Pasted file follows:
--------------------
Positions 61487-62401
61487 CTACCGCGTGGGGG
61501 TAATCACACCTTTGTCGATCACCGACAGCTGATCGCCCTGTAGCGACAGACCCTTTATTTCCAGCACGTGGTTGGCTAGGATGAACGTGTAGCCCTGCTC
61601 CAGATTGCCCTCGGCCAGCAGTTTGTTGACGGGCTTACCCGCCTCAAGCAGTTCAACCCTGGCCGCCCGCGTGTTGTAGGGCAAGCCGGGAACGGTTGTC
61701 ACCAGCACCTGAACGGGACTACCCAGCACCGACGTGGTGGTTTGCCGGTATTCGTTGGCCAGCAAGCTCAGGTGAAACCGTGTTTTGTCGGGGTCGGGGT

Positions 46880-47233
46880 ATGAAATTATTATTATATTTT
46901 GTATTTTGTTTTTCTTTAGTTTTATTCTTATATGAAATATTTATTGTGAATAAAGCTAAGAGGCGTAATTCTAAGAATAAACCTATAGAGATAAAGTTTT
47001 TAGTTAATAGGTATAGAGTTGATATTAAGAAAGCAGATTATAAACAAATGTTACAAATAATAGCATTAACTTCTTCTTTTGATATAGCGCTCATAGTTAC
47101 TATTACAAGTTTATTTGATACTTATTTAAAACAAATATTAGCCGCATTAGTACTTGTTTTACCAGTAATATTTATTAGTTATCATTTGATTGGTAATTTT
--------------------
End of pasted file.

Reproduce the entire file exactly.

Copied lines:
Positions 61487-62401
61487 CTACCGCGTGGGGG
61501 TAATCACACCTTTGTCGATCACCGACAGCTGATCGCCCTGTAGCGACAGACCCTTTATTTCCAGCACGTGGTTGGCTAGGATGAACGTGTAGCCCTGCTC
61601 CAGATTGCCCTCGGCCAGCAGTTTGTTGACGGGCTTACCCGCCTCAAGCAGTTCAACCCTGGCCGCCCGCGTGTTGTAGGGCAAGCCGGGAACGGTTGTC
61701 ACCAGCACCTGAACGGGACTACCCAGCACCGACGTGGTGGTTTGCCGGTATTCGTTGGCCAGCAAGCTCAGGTGAAACCGTGTTTTGTCGGGGTCGGGGT

Positions 46880-47233
46880 ATGAAATTATTATTATATTTT
46901 GTATTTTGTTTTTCTTTAGTTTTATTCTTATATGAAATATTTATTGTGAATAAAGCTAAGAGGCGTAATTCTAAGAATAAACCTATAGAGATAAAGTTTT
47001 TAGTTAATAGGTATAGAGTTGATATTAAGAAAGCAGATTATAAACAAATGTTACAAATAATAGCATTAACTTCTTCTTTTGATATAGCGCTCATAGTTAC
47101 TATTACAAGTTTATTTGATACTTATTTAAAACAAATATTAGCCGCATTAGTACTTGTTTTACCAGTAATATTTATTAGTTATCATTTGATTGGTAATTTT